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Fed Raises Rates to 22-Year High

Another week, another finish higher.  This was among the busiest weeks regarding earnings announcements and as with last week, the news was good.  For most companies, revenues and more importantly earnings came in better than expected.  It should be noted that revenue increases are only modestly coming from organic growth, and more importantly from price increases.  While inflation has been moderating, companies continued to raise prices in the second quarter.  It will be interesting to see if this holds true in the third quarter.  Otherwise, the economy is doing just fine.  How much longer companies can increase prices is yet to be seen, but for now, consumers are grudgingly consuming.

In this weekly recap, I tend to focus on the United States since this is not only where we live, but where we primarily invest.  However, the question regarding why we are underinvested in international and emerging markets occasionally comes up.  The truth is, despite the talking heads insistence on investing abroad, the U.S. has done better, and over most time periods significantly better, than the rest of the world.  For comparison sake, the S&P 500 has outperformed Europe YTD (+5.78%), last three years (+25.14), last five years (+54.18%), and last ten years (+148.10%).  Naturally, you’re thinking emerging markets must have done better, right?  Not so fast.  Again, the S&P 500 outperformed YTD (+8.69%), last three years (+45.68%), last five years (+68.66%), and last ten years (+165.49%).

To the outside observer, it may seem that we are being jingoistic, but the numbers don’t lie.  The reality is that the United States has certain advantages other countries lack, such as the U.S. Dollar being the world’s reserve currency and more importantly its unending ability to raise its national debt.  The argument I often hear for investing abroad is either one of diversification, valuation or the demise of the U.S. Dollar.  While on the surface diversification makes sense, the reality is the world is more globally interdependent than at any time in history.  Chances are, if the U.S. is doing poorly, so too is the rest of the world.  And yes, international stocks are “cheaper” from a valuation perspective, but they’ve been cheaper for more than a decade now.  Just because something is cheap, does not mean it will suddenly rebound.  History has shown us that.  And lastly, the U.S. Dollar may one day fall, most likely due to our debt-to-GDP ratio being unsustainable, but I don’t see that happening anytime soon.  Look around.  The rest of the world has its own issues and none appear ready to dethrone the United States just yet.  We remain open-minded, but for now, the United States remains the best place to invest.

Regarding the U.S., the Federal Reserve once again raised interest rates by 0.25% after taking a pause last month.  This hike was widely expected and many believe it will be the last rate hike in this cycle.  While the Fed continues to reiterate it could raise rates one more time, it appears unlikely it will follow through barring an unforeseen event.  For savers, this is truly a silver lining.  For those with emergency savings sitting in cash, or retirees requiring more cash flow, a higher interest rate is akin to free money.  For those borrowing, it’s another story and intentional on the part of the Fed.  Slowing inflation necessarily means slowing consumption and borrowing.  However, despite the rate hikes over the past eighteen months, the economy (GDP) grew at a respectable 2.4% in the second quarter.  This was above expectations and signals that while the Fed’s monetary policy has worked in bringing down inflation, it hasn’t crashed the economy.  This has led many to now believe we are headed for the magical and rare "soft landing.” At this point, we do not anticipate a recession emerging this year, nor do we expect the Fed to begin cutting rates before year-end.  Interest rates will likely stay elevated for longer than anticipated while banks tighten credit standards further.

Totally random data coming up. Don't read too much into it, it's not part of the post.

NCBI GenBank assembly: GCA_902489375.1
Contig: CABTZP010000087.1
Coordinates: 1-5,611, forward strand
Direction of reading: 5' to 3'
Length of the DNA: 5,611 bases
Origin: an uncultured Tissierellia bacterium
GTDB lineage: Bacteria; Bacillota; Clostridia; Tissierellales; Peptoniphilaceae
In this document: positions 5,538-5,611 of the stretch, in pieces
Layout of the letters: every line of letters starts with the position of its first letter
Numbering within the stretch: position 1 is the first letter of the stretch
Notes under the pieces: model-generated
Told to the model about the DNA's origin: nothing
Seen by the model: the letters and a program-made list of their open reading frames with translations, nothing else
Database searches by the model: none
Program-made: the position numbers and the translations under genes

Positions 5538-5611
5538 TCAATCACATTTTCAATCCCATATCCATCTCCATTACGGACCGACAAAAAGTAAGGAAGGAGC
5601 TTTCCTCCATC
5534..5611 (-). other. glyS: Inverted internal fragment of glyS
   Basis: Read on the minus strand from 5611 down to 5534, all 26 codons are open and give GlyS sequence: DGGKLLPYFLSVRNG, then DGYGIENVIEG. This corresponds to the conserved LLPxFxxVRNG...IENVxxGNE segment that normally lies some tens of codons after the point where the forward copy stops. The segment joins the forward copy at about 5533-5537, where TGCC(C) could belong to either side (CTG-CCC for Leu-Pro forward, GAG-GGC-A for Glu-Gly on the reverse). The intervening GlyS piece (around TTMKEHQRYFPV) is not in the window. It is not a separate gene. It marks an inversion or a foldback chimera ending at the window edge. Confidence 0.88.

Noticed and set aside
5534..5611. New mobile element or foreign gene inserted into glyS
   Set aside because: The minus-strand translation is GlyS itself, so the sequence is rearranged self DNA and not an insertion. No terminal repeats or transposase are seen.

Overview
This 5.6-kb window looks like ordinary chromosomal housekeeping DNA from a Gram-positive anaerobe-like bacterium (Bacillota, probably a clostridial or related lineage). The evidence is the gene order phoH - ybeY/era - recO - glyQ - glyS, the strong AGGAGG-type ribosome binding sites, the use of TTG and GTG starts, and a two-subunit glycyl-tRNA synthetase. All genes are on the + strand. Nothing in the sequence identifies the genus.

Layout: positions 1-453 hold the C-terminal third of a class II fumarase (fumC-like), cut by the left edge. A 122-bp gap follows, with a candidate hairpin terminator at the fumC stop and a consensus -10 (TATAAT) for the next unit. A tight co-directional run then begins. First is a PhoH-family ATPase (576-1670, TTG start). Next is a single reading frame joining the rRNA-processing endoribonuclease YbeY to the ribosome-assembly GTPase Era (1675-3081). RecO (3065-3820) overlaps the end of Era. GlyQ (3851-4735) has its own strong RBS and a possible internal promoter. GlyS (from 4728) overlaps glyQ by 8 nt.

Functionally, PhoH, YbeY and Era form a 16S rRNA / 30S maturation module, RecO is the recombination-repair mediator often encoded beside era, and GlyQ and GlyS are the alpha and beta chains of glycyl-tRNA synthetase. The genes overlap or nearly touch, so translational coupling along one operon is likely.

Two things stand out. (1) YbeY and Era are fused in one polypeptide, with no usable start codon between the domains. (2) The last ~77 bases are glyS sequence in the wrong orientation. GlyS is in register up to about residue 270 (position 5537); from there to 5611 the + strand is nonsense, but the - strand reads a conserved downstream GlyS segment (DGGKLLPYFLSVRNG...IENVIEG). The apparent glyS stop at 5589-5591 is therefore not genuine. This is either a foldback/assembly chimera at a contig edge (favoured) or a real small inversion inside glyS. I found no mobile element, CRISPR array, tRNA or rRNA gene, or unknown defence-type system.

In closing, I came across an article that caused me to raise my eyebrows.  You should know, my wife says my eyebrows are out of control and I can only imagine what they looked like while reading this story.  It seems a bipartisan coalition of congressmen are coming after our credit card rewards.  Perhaps not directly, but certainly indirectly.  In 2010, the Durbin Amendment (part of the Dodd-Frank Act), capped fees that debit cards could charge.  It was believed these cost savings would be passed on to consumers, but the Federal Reserve Bank of Richmond found that almost none of the savings were passed on to consumers. In fact, it resulted in the widespread elimination of debit-card reward programs and fewer banks offering free checking accounts.  Talk about unintended consequences, the ranks of the unbanked increased by an estimated 1 million people.  The current proposal is to expand the Durbin Amendment to include fees credit card companies charge merchants.  This effort is primarily being pushed by Walmart and Target, who stand to gain billions of dollars in additional revenue.  Many believe that if passed, this will have the same effect on credit card benefits as it did on debit cards over a decade ago.  Enjoy your reward points, I know I do, but don’t take them for granted.  If this amendment gains momentum, their days may be numbered.  Now you know. 

Bruce J. Mason, MBA